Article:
This is a video about Bennett’s Wallaby.
From the Sydney Morning Herald in Australia:
Ancient Tasmanians had wombats on their menus
During the last ice age, winter temperatures outside rock shelters in south-western Tasmania (Australia) plummeted to 15 degrees below zero.
Summers were cool and short. The terrain was rugged.
But new research shows these Aboriginal people were great survivors, getting their strength from the meat and bone marrow of wallabies, possibly with an occasional wombat brain.
A La Trobe University archaeologist, Jillian Garvey, sorted more than 250,000 animal bone fragments from Kutikina Cave on the Franklin River, where the hunters lived between 15,000 and 20,000 years ago, to build a picture of their prehistoric lifestyle.
It showed they were well adapted to the harsh conditions, she said.
The discovery 30 years ago of Kutikina Cave, one of the richest archaeological sites in Australia, was an important factor in the 1983 High Court decision to ban work on the Gordon-below-Franklin dam, which would have flooded it.
Other shelters were later found nearby revealing the area was first inhabited at least 35,000 years ago.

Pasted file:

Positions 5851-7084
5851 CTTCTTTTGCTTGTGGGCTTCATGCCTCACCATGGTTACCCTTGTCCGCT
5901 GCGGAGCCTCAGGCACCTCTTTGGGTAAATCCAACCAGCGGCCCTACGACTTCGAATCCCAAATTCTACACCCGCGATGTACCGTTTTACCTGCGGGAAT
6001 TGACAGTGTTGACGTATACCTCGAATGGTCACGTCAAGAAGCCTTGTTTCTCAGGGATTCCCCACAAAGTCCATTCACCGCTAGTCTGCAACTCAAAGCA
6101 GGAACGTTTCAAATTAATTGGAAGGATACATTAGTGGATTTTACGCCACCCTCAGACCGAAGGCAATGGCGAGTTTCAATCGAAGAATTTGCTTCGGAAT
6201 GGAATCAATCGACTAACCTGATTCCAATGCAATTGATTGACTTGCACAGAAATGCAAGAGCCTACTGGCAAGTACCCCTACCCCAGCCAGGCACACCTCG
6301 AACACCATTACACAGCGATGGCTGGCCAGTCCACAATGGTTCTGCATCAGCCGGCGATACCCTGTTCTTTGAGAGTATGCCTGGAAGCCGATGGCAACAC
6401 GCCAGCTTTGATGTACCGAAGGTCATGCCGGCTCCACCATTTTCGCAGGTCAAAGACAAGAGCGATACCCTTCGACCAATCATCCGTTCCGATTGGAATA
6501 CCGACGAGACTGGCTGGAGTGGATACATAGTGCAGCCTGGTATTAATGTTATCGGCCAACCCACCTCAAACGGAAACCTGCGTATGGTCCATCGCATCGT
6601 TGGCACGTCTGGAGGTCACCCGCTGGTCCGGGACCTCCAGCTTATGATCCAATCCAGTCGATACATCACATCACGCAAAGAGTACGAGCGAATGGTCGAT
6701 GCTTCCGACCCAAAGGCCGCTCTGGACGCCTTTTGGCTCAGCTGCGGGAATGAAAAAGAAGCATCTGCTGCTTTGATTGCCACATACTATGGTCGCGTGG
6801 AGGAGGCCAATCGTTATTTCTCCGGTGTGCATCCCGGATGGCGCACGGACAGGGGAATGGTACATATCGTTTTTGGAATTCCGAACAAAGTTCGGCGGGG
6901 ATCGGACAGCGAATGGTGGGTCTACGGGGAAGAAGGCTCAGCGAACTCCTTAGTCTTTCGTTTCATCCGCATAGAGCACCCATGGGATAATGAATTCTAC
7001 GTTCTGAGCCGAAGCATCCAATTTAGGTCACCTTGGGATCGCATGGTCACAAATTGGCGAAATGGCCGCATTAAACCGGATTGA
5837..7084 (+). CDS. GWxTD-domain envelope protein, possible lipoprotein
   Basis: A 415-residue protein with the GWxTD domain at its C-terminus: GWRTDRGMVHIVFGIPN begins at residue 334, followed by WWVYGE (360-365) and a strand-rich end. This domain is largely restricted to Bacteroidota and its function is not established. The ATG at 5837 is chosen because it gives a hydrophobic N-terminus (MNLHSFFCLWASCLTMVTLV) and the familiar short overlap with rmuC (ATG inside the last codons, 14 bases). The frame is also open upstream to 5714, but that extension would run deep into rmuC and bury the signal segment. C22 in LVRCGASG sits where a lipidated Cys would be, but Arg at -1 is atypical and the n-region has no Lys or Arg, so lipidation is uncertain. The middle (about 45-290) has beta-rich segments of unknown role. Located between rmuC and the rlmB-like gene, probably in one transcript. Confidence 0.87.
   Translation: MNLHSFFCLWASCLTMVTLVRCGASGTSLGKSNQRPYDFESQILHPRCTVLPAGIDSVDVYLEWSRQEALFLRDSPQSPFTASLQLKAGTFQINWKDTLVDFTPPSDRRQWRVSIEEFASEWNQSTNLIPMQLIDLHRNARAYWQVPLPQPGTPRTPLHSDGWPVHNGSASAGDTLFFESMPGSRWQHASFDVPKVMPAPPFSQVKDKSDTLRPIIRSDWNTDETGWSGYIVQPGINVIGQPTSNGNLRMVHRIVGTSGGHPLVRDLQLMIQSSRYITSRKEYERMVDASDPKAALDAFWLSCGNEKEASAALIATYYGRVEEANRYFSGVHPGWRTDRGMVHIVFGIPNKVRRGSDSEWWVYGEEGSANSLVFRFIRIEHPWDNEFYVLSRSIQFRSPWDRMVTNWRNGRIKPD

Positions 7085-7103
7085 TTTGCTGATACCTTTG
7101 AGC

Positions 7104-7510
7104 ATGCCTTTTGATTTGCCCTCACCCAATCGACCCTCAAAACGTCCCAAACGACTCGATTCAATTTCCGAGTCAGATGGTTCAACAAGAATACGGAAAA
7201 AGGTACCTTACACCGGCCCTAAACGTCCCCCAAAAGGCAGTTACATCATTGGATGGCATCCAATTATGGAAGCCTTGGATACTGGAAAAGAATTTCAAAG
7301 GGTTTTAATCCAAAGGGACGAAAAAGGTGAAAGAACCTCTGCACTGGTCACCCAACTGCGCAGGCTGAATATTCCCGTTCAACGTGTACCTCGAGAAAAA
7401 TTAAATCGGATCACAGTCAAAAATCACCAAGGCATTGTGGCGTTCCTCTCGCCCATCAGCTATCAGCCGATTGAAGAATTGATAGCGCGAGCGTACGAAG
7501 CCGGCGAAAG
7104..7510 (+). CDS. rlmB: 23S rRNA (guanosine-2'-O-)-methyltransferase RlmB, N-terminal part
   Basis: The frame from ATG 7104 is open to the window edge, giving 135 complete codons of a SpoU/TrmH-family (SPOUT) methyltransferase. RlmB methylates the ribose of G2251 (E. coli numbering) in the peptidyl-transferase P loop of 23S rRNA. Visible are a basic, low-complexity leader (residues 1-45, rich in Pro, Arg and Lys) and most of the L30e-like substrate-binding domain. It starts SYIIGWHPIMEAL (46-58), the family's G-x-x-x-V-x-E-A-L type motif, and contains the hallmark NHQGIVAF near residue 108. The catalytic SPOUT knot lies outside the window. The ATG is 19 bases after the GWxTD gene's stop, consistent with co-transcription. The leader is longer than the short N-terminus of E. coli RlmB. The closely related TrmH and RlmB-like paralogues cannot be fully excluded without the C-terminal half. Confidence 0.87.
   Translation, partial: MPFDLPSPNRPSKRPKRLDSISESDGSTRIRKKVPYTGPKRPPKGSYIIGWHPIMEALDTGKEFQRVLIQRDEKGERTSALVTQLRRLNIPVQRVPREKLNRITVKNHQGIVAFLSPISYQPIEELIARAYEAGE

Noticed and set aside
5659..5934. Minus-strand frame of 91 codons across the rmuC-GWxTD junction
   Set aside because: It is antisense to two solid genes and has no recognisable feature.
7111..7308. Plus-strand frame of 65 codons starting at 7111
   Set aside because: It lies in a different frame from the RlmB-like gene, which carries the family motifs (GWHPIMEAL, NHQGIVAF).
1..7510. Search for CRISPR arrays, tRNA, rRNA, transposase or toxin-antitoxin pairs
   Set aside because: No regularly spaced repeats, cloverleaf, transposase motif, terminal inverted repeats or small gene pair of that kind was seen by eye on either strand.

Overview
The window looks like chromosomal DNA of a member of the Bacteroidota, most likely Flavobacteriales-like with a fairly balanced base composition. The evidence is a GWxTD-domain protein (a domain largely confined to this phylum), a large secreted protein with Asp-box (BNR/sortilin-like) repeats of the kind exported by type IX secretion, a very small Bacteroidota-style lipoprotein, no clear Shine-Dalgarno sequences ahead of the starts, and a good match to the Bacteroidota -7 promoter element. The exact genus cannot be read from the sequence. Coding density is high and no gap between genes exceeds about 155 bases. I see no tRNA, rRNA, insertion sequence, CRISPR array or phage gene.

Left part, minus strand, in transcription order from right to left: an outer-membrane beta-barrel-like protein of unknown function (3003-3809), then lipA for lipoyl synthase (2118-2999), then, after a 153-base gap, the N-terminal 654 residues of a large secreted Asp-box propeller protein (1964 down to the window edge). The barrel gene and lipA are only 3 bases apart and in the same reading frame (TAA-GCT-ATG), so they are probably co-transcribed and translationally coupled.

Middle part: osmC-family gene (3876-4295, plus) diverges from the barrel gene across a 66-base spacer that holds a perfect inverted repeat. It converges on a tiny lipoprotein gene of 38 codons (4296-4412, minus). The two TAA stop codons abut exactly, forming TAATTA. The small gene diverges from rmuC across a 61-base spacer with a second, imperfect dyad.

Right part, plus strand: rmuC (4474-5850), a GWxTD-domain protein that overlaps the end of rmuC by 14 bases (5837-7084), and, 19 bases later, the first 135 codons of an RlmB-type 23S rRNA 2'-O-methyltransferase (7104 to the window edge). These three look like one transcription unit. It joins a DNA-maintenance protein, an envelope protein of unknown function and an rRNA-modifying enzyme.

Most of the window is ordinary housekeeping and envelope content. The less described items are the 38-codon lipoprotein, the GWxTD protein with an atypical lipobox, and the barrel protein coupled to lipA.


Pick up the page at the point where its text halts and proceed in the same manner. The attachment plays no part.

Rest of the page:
It took Dr Garvey more than eight months to sort through 40 kilograms of bone fragments, which had been excavated from Kutikina Cave in 1981.
Bennett’s Wallaby made up more than 90 per cent of the remains of the hunters’ prey, with wombats, at 6 per cent, the next most common. …
Pointy implements made from wallaby bone were also found, which could have been used as needles.
“Even though there is no evidence of clothing, in all likelihood they would have used fur from animals to keep warm.”
Struggle for the environment in Tasmania today: here.
And in New South Wales: here.
Whale migration near Tasmania: here.
Tasmanian devils: here.
April 2011: Five black-footed rock-wallabies have been released into a predator-proof enclosure in an Aboriginal area in South West Australia: here.